Noriega witness reportedly left U.S. last month

August 08, 1991|By Newsday

MIAMI -- U.S. government agents allowed a key Colombian witness against Gen. Manuel Antonio Noriega to leave the United States last month, prompting an internal investigation at the U.S. Customs Service and fears that the incident could jeopardize the drug conspiracy case against the ousted Panamanian leader, according to well-placed government sources.

In independent interviews, the sources told Newsday that Boris Olarte Morales, a Colombian convicted on federal drug-smuggling charges in Oklahoma, had left for Colombia last month, reportedly cleared by the Customs Service. He was free on probation based on his cooperation in many drug cases.

The sources said they did not know why Olarte had been allowed to leave, saying it could have been merely an administrative error. But one source said his departure could lead to charges either that the government was trying to damage its own case by making a crucial witness unavailable or that it was trying to protect its case from attacks by the defense based on contradictions in Olarte's story.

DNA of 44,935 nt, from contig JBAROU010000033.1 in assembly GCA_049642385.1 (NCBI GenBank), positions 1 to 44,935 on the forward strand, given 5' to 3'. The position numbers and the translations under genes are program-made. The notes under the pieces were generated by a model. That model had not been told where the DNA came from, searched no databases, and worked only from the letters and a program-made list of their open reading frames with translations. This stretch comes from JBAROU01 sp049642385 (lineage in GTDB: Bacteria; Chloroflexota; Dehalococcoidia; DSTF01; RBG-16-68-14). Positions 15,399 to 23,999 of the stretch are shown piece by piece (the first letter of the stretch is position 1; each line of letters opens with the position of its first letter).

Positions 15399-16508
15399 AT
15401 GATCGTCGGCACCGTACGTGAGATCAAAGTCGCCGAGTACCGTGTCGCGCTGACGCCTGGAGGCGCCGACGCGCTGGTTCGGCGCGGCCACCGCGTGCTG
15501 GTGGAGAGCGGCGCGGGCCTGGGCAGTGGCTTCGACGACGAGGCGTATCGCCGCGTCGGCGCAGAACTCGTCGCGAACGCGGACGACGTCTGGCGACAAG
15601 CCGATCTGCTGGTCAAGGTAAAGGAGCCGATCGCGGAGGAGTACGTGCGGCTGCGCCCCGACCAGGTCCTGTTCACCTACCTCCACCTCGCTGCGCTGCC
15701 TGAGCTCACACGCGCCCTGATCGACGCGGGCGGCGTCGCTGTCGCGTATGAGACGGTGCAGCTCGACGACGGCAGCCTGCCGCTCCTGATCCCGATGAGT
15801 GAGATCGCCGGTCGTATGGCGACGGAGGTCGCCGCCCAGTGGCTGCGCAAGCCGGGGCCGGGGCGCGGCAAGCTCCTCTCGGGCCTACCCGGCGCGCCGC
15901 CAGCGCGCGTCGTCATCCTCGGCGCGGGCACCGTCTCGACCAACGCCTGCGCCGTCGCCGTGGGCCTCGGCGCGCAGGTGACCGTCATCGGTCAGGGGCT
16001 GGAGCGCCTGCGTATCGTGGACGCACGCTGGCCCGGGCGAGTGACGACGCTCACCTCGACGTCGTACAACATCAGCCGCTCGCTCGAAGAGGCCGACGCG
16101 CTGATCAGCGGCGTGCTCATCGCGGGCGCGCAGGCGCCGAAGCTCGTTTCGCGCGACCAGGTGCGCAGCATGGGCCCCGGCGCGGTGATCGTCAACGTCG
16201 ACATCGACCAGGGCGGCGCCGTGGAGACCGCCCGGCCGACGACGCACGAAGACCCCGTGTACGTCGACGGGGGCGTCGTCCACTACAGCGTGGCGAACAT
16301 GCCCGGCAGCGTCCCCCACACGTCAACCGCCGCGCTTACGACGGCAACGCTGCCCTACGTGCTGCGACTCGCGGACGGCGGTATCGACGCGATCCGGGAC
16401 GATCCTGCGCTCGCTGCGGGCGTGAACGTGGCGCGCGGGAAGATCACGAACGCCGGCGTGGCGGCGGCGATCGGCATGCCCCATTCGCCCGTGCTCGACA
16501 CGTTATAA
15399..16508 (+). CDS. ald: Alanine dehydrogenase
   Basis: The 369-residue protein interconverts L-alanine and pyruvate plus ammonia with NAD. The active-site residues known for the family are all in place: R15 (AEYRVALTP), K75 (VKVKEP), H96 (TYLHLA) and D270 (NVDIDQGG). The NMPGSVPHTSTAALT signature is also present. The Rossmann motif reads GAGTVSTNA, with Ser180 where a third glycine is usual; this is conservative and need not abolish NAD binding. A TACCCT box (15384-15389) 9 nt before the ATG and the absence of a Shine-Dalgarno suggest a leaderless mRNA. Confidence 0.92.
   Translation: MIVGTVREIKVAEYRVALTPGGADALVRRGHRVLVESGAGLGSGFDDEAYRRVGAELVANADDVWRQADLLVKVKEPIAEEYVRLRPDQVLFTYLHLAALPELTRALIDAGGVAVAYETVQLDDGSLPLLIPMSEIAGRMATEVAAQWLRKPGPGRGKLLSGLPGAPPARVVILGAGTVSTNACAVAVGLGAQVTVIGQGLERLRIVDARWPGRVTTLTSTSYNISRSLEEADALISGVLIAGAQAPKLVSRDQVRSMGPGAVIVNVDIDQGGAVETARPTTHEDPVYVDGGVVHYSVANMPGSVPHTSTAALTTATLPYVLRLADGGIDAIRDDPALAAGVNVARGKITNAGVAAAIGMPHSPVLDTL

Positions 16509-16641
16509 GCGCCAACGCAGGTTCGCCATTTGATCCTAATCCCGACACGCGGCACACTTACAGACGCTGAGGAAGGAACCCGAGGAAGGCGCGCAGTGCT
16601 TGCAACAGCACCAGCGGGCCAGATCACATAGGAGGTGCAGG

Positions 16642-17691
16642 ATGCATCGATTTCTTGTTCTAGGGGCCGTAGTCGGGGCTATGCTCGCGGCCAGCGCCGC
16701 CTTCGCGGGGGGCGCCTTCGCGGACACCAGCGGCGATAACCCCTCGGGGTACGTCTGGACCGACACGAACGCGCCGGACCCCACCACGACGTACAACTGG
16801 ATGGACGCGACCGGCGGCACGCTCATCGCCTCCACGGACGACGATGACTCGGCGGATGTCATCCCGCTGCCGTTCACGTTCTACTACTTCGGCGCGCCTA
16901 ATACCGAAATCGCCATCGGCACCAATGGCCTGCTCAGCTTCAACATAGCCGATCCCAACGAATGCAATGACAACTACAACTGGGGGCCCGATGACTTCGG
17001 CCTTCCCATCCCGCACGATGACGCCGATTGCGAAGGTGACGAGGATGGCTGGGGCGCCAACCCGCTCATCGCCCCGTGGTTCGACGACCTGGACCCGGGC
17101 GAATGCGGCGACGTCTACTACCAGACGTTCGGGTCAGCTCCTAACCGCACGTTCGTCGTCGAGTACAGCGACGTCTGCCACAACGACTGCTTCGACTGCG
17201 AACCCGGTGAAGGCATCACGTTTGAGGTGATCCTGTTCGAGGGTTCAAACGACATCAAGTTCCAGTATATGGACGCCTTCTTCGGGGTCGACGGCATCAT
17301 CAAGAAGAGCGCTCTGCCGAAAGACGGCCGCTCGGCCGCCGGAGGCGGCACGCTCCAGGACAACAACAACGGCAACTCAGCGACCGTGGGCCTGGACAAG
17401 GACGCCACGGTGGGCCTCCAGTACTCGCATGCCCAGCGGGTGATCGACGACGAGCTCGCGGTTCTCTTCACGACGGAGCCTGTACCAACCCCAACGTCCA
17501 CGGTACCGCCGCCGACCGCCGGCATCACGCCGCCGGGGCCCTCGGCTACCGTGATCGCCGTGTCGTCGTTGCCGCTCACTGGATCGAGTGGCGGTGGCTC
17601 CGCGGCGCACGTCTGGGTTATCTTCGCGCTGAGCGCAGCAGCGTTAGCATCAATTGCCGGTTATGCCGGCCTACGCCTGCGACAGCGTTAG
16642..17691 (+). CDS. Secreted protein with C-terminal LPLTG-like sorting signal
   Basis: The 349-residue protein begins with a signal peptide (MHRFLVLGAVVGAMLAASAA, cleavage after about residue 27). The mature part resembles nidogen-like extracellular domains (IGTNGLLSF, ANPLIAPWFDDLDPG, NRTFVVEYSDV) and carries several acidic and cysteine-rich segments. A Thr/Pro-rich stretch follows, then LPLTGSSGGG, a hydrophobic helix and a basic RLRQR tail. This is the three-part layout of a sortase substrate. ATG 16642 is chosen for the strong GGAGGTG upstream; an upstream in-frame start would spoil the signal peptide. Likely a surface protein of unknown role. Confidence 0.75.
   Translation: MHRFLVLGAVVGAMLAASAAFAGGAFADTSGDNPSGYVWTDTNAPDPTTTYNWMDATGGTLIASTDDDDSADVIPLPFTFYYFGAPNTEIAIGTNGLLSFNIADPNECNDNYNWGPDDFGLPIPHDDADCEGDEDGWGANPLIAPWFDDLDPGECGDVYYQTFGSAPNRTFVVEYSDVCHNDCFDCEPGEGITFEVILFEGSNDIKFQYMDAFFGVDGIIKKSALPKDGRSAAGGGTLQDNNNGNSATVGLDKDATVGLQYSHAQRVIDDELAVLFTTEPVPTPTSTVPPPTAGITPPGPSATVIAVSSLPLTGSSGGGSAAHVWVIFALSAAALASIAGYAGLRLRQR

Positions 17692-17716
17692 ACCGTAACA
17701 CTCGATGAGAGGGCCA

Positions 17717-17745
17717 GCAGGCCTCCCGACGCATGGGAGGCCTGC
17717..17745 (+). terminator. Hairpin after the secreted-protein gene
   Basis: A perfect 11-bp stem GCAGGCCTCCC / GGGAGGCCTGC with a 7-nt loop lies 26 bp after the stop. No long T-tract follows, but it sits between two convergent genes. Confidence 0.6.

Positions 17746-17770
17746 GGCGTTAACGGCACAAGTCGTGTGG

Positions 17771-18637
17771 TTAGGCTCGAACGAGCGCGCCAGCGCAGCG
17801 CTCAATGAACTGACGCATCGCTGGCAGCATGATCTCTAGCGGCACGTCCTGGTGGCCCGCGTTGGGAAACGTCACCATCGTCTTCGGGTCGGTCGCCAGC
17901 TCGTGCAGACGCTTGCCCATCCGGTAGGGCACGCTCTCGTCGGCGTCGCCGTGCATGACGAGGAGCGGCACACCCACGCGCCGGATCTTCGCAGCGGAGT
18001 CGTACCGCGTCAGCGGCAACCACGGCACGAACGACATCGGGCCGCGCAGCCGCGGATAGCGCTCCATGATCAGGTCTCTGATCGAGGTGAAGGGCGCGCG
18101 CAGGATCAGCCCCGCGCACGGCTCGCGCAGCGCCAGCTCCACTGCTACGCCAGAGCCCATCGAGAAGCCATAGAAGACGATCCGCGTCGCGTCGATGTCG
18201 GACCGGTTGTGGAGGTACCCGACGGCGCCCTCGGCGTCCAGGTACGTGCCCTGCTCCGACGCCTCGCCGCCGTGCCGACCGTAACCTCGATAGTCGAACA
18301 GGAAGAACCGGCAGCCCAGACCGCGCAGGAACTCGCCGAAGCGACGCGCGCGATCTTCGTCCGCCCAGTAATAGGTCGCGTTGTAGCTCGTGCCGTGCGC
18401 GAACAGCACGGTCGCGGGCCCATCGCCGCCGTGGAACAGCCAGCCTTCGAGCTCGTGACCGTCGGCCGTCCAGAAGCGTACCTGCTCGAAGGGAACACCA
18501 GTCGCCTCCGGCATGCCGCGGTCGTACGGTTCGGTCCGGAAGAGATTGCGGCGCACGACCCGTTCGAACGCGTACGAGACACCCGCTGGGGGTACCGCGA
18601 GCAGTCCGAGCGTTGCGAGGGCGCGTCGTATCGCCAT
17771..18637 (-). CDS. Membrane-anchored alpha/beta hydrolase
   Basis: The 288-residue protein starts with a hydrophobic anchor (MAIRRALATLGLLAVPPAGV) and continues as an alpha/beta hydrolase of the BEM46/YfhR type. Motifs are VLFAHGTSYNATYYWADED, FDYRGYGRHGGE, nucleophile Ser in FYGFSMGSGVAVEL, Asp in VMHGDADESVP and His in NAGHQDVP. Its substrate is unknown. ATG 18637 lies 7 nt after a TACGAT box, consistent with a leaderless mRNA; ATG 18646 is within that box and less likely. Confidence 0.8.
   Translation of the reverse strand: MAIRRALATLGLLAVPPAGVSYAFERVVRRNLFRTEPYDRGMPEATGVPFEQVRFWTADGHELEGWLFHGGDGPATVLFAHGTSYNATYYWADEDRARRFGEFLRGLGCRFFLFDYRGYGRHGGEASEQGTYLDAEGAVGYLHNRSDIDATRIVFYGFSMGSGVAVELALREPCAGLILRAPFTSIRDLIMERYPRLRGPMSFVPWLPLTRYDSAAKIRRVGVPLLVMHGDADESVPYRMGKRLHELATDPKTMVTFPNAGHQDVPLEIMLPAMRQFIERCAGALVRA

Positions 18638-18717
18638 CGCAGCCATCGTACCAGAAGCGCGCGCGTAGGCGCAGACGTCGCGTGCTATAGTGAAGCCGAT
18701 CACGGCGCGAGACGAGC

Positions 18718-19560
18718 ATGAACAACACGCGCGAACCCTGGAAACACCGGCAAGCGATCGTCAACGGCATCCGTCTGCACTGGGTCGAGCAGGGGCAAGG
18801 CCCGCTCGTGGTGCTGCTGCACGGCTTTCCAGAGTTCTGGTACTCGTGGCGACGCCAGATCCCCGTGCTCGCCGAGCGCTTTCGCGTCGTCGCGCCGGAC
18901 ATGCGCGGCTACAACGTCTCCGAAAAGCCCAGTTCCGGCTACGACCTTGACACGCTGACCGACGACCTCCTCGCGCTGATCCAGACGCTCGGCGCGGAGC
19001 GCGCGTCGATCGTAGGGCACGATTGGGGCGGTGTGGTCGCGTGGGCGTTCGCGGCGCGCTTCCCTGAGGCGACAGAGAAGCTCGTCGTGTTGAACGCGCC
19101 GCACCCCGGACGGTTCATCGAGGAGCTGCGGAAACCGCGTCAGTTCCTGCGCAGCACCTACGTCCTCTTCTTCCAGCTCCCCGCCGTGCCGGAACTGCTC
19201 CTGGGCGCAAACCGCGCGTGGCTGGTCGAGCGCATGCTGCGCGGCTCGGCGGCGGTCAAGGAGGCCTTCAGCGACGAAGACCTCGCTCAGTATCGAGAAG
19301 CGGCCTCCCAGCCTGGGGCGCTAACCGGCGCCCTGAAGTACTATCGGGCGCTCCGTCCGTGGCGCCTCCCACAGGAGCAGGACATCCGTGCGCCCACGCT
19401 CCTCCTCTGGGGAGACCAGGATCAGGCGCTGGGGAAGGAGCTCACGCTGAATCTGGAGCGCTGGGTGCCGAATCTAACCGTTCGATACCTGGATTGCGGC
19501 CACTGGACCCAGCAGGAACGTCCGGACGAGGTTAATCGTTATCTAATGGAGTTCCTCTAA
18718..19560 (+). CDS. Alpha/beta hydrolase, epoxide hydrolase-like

Speculation that the government might try to damage its own case is based on the concern of several federal agencies that the defense will highlight General Noriega's relationship with the U.S. Drug Enforcement Administration and the CIA.

Baltimore Sun Articles
Please note the green-lined linked article text has been applied commercially without any involvement from our newsroom editors, reporters or any other editorial staff.